He added that ElBaradei would pose a risk for the Brotherhood "because he doesn't compromise and at any moment he can just quit and leave if he doesn't agree with what is happening."
The first front in Morsi's battle to wrest back power from the military will be his swearing in on Saturday. Traditionally, presidents take the oath of office at parliament, but the Muslim Brotherhood-dominated parliament was dissolved by the ruling military council. The alternative would be to take the oath before the Constitutional Court, which is packed with judges appointed in the Mubarak era.
The venue will be a signal to revolutionaries whether their new president is willing to defy the powerful generals.
The Brotherhood is also pressing for the reinstatement of the dissolved parliament. But they suffered a setback Tuesday when a court delayed ruling on an appeal to overturn the military council's order until after Morsi is sworn in on Saturday.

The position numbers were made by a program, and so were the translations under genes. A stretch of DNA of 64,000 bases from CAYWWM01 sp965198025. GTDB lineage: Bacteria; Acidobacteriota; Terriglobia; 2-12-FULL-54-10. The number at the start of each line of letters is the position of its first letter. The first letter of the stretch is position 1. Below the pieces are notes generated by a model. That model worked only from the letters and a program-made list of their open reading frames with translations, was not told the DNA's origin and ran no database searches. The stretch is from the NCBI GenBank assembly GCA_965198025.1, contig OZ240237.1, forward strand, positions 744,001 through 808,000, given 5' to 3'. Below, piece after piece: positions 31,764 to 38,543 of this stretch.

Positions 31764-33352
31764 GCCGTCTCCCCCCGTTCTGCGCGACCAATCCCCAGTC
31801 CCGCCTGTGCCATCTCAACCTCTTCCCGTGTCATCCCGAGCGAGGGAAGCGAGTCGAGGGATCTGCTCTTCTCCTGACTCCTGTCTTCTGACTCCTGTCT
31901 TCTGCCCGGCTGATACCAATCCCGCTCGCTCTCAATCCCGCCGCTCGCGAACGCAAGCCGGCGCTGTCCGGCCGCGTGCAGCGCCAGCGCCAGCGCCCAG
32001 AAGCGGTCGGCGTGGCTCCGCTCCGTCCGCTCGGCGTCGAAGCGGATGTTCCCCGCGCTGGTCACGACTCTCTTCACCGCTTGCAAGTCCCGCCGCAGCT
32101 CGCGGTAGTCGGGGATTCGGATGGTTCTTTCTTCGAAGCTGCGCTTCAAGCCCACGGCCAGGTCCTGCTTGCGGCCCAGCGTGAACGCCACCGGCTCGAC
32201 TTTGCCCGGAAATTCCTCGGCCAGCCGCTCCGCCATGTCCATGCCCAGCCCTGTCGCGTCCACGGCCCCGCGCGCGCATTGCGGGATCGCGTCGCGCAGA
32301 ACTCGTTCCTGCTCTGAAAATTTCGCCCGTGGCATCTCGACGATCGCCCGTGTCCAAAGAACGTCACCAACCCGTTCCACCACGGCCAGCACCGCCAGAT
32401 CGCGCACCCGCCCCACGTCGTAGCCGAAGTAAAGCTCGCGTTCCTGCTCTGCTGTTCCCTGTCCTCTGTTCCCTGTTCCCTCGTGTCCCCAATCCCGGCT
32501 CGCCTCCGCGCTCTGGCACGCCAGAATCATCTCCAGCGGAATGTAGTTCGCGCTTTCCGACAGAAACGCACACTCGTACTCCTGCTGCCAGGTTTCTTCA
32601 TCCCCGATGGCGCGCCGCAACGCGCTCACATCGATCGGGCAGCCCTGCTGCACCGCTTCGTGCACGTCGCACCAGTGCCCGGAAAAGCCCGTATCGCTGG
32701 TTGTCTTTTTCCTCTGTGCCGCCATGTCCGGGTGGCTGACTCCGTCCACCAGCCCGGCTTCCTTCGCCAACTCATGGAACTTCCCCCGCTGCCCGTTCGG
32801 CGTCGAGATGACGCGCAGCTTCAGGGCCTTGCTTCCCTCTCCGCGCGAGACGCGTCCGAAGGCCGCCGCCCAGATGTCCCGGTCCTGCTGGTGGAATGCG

The Muslim Brotherhood and another Islamist group, the ultraconservative Salafis, won more than 70 percent of parliament in a free election earlier this year. The parliament, according to Egypt's interim constitution, is tasked with forming a panel to write the constitution. Twice, liberals walked away from panels formed by the Islamist-controlled parliament, voicing fears that Egypt's new constitution would end up more Islamic.
Two days before the June 16-17 presidential runoff, the ruling council dissolved parliament after a court determined the parliamentary elections were illegal. As polls closed on June 17, it issued constitutional amendments that gave the military rulers legislative powers and control over drafting the constitution.
According to his spokesman Yasser Ali, Morsi held consultation with top legal and constitutional experts, trying to find a way out.
Activists also set up a website titled "Morsi Meter" to monitor the president's performance during his first 100 days in office. The April 6 group, composed of young liberals who helped lead the uprising, is transforming itself from a protest movement a lobby group, said its spokeswoman Injy Hamdi, "as a guarantor that no new dictator rules Egypt."
"The time now is to help dismantle the old corrupt system not through street protests, but to offer a hand," she said. "We will be a lobby group, monitoring the performance of the president. If he deviates from the path, we will be the first to oppose him, and return to the street."